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Showing posts from 2011

Welcome to Book Club

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Welcome to Book Club. Listen up, maggots. You are not special. You are not a beautiful or unique snowflake. You're the same decaying organic matter as everything else. Including books.


Fight Club film poster. Admit it: You saw the film before you read the book. You probably don't even know there is a book.


The first rule of Book Club is: You DO NOT TALK ABOUT BOOK CLUB!
The second rule of Book Club is: You DO NOT TALK ABOUT BOOK CLUB! You'll get teased.
The third rule of Book Club is: No condensed versions.
The fourth rule of Book Club is: Only 2 guys to a book. That's the maximum, and obviously it could be 2 persons of any gender matched in any combination of 1 or 2 persons to a book.
The fifth rule of Book Club is: One book at a time, fellas.
The sixth rule of Book Club is: No shirts, no shoes, no Kindle or e-book reader of any other variety. You're supposed to kick back with a Martini cocktail, or if you are a teetollar, a relaxing cup of tea or an invigorat…

Nerd rant: Gnome 3

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Background
I've been a loyal Linux fanboy since discovering that it's free, fast, and runs on most older systems. I've been less of a fanboy since being able to afford more modern hardware and attempting to do something other than playing mp3 or video files on my desktop computer, especially with the great job Microsoft did with Windows 7.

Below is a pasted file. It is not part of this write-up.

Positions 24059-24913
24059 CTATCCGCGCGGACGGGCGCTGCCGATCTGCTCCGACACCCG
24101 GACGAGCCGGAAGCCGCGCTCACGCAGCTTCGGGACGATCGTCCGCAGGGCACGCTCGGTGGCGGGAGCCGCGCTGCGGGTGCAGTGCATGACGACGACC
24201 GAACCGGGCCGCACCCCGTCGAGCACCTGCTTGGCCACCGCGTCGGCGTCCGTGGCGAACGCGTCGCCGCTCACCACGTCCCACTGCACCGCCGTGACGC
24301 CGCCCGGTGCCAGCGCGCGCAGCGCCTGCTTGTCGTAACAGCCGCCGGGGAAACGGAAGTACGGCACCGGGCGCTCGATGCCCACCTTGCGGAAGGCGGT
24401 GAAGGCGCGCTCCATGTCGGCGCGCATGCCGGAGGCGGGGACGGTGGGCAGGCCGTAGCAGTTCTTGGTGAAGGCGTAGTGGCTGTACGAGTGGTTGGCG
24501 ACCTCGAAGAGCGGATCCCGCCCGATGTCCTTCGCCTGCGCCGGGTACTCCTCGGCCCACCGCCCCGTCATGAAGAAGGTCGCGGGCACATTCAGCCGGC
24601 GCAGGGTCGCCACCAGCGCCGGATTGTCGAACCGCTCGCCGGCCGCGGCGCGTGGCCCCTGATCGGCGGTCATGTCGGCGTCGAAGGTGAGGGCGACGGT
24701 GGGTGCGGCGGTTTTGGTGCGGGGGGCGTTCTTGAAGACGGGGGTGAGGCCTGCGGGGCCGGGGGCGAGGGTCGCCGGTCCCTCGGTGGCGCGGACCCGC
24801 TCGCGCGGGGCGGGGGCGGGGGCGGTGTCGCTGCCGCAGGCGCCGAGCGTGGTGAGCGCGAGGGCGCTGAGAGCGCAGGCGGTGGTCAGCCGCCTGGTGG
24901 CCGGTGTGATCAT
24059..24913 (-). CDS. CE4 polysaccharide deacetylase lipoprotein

Albert Einstein, who may have enjoyed Gnome 3. I do not.

My main reasons for preferring Linux over Windows are:

User control and freedom. I could plug anything I want into anything else and it usually worked after a bit of tweaking and a few blue sparks.
Consistency and standards. This is part of the Unix design philosophy. I knew, if I had a document or a file from one brand of Linux, that it would run on a different brand of Linux too. It would mostly run on Windows as well.
Aesthetic and minimalist design. This must be because Linux comes from a command-line interface culture. There was no clutter on the desktop with prior versions of Gnome…

Media Appeals Tribunal has fallen and it can't get up

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If you don’t read the newspaper, you’re uninformed; if you do read the newspaper, you’re misinformed. - attributed to Mark Twain.